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Geo. Clarke

Organize Fight Against Mass Evictions

(May 1933)

From The Militant, Vol. VI No. 27, 20 May 1933, pp. 1 & 2.
Transcribed & marked up by Einde O’ Callaghan for the Encyclopaedia of Trotskyism On-Line (ETOL).


As we go to press we learn from the evening papers of the savage assault made by the N.Y. Police upon demonstrations in New York at the Home Belief Bureaus where unemployed workers protested the slashing of relief and the cessation of rent payments by the city. The thugs in uniform brutally slugged the workers. Many were taken to the hospital for treatment.

The working masses of New York are setting their first dose of the Roosevelt “New Deal.” Tammany Hall, “the friend of the people,” has ordered the wholesale eviction of the New York unemployed from their homes. Working in cooperation with their election backers, the landlords and the bankers, the McCooeys, the Currys, the O’Briens and the rest of the honest men in control of the City government have cut off all payment of rents for the unemployed. This is no small matter. It cuts into the lives of more than 1,000,000 unemployed, their wives and children. Tammany’s brutal eviction order tells the jobless masses of this city to pack their belongings and to rent a sleeping place for themselves on the park benches, the subway or a flop-house – if they can get into one.

This is the fourth year of the economic crisis. The masses have watched the degradation of their standards of life with little or no resistance. So long as they were able to “get by” on the handouts of the relief institutions they remained dormant and passive. The Communists warned that even these pitiful doles would be retracted if the workers did not fight for their maintenance and for the granting of the only half-way substantial form of relief under capitalism – unemployment insurance. These warnings have now become a sinister fact. Relief has either been reduced or eliminated in various parts of the country. New York is now falling in line with new dole to be dispensed to the American workers – the dole of starvation and evictions.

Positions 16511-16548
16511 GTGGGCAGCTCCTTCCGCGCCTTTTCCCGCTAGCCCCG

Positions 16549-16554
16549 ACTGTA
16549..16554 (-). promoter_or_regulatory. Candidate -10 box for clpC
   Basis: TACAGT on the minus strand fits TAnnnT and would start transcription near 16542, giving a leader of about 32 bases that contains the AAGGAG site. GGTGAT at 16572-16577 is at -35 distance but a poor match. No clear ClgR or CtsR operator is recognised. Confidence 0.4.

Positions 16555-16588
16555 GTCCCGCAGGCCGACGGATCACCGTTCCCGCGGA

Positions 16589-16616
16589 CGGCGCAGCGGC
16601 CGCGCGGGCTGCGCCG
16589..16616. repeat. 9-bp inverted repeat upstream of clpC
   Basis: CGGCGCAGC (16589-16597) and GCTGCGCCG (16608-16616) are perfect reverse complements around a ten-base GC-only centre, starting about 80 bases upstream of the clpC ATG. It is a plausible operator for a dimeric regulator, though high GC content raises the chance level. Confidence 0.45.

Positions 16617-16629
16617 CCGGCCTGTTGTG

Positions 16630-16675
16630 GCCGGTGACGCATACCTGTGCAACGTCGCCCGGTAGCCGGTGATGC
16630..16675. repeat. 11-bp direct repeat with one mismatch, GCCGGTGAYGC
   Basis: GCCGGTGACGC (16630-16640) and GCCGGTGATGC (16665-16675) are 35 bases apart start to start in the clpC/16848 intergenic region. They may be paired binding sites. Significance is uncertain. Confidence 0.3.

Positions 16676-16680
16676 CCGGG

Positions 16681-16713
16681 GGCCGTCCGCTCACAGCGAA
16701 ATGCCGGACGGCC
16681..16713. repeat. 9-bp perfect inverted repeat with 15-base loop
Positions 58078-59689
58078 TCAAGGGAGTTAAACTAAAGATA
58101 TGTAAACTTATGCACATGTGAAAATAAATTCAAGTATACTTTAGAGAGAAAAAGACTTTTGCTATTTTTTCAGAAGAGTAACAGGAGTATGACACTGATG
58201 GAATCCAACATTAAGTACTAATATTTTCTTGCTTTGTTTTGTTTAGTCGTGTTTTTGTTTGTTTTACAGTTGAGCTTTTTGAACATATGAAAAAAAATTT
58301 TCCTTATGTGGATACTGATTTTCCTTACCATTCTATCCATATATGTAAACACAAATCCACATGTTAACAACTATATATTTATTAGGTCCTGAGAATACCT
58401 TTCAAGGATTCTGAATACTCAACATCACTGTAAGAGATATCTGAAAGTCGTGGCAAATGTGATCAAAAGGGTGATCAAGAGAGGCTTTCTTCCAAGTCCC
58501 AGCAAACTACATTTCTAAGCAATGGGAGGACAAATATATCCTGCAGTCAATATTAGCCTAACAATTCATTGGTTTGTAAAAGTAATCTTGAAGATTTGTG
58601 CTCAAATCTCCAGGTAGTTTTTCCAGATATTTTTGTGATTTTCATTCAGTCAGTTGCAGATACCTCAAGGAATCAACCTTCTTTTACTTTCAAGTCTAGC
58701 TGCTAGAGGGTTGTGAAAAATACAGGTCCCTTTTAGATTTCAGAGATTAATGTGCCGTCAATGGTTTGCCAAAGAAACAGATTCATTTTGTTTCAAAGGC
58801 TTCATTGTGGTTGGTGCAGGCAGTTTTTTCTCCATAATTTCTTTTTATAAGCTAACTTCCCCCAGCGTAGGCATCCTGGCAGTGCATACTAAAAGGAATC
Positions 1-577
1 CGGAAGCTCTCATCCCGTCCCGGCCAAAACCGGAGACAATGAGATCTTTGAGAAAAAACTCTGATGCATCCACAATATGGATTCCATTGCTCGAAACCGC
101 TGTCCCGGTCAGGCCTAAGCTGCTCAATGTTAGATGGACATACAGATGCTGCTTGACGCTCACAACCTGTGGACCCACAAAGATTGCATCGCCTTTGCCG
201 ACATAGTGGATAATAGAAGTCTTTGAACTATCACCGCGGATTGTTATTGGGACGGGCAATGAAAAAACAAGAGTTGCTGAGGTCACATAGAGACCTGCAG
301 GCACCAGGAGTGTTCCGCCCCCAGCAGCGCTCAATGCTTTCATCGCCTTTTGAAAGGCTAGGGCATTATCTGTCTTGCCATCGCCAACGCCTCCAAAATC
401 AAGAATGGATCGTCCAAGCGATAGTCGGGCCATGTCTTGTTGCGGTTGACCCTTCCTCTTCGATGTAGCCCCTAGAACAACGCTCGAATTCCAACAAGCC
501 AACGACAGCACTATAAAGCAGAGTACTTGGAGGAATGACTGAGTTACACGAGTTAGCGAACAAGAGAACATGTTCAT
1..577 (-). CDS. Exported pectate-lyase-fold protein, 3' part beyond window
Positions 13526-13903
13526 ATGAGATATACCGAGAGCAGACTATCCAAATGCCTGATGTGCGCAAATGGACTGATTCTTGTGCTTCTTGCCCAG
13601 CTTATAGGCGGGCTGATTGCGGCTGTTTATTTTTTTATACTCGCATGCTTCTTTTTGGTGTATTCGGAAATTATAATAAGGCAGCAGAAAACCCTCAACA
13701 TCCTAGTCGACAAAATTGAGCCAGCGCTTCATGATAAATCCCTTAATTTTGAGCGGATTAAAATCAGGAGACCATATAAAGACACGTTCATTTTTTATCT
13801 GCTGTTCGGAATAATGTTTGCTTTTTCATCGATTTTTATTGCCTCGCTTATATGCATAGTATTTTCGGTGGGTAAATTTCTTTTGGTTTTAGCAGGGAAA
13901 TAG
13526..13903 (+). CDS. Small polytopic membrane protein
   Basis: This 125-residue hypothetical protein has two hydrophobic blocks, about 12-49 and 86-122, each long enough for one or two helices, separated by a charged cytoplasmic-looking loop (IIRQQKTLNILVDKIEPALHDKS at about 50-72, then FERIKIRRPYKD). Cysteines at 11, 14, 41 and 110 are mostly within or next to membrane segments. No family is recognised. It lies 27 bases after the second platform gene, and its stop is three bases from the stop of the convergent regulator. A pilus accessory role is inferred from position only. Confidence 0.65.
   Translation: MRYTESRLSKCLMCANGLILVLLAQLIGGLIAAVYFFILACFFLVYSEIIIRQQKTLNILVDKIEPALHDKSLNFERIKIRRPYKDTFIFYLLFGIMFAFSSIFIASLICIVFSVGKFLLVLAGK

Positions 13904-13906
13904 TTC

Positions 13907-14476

The capitalist class is determined to carry out its cynical hunger program. Listen to what a capitalist information agency, the Kiplinger Washington letter has to say and draw your own conclusions:

“Organized labor now has the chance of a generation to fix wages into the general scheme of production costs and to promote collective bargaining. Labor leaders do not seem to see it, however. You as employers seem safe in assuming continuing stupidity of labor.”

This cynical but clear-sighted statement applies with equal force to the movement of the unemployed. But the failure to organize powerful unemployed organizations falls squarely upon the sectarian policy of the Stalinists which resulted in the division of the employed and unemployed. Yet, great opportunities still stand before the movement today. With hundreds of thousands of jobless about to be forcefully thrown out of their lodgings, with relief checks drastically slashed by the city, great masses of the jobless can be set into motion to frustrate the starvation orders of Tammany Hall. The Unemployed Councils of (ireater New York have called upon all workers, for all are directly or indirectly affected, irrespective of color, nationality or political creed to come in huge numbers to a city-wide demonstration against the attacks of the bankers and landlords – to raise their voices and their ftsts against the mass evictions and the reduction of relief.